Matthijs Boertien: Exploiting a unique niche at Denim Air

Source:
This story is sourced from Airline Business
Subscribe today »
Photography by Eryl Crump

Dutch wet-lease specialist Denim Air is not your typical carrier. It is one of only a few wet-lease carriers providing regional aircraft, a very small niche that is not exactly registering explosive growth. And Denim is not even your typical wet-lease carrier because it often provides additional services, such as ground handling, and operates in unusual environments such as Afghanistan where other carriers refuse to go.

Chief executive Matthijs Boertien does not foresee torrid growth for Denim’s unique niche but expects steady growth, especially as Denim expands its offering to include regional jets.

“In the regional airline business this niche is there because there are always capacity problems at airlines,” Boertien says. “If airlines grow or shrink we’ll continue to be in business. If things stay the same we’ll be out of business quickly.”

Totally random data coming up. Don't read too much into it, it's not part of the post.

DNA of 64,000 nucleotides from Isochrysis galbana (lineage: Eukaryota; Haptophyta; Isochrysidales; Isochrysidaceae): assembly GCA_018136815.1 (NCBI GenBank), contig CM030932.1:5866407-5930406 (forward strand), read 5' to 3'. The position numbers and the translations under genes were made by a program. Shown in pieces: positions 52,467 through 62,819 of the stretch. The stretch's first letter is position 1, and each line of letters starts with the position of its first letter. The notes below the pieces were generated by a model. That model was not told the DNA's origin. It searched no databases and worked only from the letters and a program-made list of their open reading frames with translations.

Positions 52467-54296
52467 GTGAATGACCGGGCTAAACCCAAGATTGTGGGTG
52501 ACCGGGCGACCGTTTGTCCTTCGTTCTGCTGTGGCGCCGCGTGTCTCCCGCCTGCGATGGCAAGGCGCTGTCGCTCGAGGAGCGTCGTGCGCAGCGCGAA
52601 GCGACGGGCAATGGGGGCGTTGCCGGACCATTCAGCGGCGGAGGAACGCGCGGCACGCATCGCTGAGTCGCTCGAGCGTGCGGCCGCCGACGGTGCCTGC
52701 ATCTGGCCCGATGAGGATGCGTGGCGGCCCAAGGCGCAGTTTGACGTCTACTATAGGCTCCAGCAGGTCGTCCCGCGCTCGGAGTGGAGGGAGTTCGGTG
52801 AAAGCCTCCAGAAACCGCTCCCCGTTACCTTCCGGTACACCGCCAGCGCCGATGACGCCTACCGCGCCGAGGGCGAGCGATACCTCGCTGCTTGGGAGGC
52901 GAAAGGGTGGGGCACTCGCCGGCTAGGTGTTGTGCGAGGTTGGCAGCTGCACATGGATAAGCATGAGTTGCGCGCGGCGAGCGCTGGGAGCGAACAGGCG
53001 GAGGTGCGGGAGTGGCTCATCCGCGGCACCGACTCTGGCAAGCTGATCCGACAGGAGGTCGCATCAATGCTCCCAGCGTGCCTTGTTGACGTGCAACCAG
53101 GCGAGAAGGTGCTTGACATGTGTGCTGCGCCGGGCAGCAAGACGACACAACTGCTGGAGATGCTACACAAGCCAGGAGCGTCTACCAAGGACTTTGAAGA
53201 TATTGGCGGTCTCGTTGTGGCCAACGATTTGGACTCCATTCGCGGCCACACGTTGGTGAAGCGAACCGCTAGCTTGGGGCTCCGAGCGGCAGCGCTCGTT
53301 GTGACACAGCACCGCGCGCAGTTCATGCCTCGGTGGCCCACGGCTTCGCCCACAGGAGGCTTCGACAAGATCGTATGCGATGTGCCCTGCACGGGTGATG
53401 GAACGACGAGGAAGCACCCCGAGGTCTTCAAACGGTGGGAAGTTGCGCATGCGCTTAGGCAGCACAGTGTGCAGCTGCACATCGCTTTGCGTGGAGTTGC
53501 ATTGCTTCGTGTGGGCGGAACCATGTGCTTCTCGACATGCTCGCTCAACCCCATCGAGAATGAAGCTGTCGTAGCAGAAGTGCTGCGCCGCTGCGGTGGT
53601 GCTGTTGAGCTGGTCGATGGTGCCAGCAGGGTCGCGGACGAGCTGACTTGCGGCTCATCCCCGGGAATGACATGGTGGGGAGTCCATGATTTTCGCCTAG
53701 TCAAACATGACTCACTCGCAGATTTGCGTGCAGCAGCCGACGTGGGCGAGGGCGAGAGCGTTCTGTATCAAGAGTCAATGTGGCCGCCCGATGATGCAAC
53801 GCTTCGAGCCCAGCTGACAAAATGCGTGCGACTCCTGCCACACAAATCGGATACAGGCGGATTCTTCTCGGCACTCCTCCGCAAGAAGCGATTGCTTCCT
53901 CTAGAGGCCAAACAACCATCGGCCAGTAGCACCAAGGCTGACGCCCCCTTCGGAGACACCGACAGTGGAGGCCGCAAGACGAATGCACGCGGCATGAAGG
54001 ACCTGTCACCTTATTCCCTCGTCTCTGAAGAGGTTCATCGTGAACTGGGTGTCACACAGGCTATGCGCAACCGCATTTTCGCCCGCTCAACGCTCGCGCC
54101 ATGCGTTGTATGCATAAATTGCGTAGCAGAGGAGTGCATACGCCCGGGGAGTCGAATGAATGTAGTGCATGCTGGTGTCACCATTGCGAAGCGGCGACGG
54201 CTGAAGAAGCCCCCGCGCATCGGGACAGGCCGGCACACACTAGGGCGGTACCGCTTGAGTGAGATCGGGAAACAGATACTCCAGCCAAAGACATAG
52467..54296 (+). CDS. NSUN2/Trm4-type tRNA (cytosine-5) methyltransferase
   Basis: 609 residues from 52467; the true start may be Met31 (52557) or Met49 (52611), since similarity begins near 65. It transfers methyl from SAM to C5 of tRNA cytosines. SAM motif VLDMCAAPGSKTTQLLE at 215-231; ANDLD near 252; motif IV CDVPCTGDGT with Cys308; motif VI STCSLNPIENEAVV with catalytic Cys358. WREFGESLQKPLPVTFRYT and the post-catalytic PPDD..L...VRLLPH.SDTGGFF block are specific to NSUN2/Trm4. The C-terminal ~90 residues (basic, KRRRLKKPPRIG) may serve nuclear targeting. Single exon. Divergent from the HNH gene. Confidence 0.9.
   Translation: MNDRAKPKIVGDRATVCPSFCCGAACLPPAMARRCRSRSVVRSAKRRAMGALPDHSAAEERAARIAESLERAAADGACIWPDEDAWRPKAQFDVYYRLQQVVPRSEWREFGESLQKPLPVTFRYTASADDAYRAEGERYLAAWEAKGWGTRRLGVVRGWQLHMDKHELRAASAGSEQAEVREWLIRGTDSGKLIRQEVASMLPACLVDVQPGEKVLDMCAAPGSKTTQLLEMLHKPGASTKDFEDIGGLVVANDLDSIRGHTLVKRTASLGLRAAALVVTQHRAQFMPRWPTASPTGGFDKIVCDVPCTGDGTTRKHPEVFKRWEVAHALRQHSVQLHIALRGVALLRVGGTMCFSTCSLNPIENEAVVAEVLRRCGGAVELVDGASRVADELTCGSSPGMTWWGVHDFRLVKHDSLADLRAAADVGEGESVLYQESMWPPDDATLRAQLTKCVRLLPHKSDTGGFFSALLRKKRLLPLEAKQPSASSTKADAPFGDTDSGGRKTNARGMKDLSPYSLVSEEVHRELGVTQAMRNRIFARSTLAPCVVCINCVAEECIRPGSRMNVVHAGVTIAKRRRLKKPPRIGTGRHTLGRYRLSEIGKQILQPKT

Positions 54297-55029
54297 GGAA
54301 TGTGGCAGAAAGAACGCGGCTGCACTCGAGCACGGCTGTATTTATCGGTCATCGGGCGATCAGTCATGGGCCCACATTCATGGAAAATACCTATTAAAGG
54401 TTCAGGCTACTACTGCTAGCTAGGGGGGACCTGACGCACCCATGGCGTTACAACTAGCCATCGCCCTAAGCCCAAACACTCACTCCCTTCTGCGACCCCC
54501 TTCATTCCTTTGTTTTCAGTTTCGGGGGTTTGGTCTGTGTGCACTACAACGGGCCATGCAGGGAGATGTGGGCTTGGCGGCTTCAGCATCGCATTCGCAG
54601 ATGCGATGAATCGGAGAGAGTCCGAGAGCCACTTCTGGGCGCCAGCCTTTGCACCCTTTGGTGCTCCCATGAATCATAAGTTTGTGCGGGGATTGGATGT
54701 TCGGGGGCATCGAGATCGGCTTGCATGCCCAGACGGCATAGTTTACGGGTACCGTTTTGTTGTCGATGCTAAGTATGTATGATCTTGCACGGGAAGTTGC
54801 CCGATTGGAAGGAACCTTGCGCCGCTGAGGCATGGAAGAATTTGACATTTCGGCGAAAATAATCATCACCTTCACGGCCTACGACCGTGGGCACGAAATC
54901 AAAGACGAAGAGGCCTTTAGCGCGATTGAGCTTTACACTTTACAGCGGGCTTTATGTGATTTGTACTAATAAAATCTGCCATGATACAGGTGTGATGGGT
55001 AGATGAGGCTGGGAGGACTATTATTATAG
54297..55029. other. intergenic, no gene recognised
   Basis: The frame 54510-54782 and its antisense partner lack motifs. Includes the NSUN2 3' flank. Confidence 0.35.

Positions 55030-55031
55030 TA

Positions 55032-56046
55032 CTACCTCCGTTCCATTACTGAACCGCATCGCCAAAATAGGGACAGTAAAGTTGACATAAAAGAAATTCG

Denim now operates a fleet of 11 Bombardier Dash 8 Q300 and 10 Fokker 50 turboprops. Its Dash 8 operation, backed mainly by Iberia regional partner Air Nostrum, has been growing steadily since it was launched at the beginning of 2001. But Denim’s Fokker 50 operation, which has been its staple since the carrier was established in 1996, is shrinking as the aircraft decreases in popularity in Denim’s traditional market, northwest Europe. Denim now flies four Fokker 50s for sister carrier VLM Airlines and one in Norway. But the rest of its fleet is now based overseas.

“The Fokker 50 isn’t so hot any more with airlines in Northwest Europe,” Boertien says. “The number of operators has shrunk so our client base is shrinking.”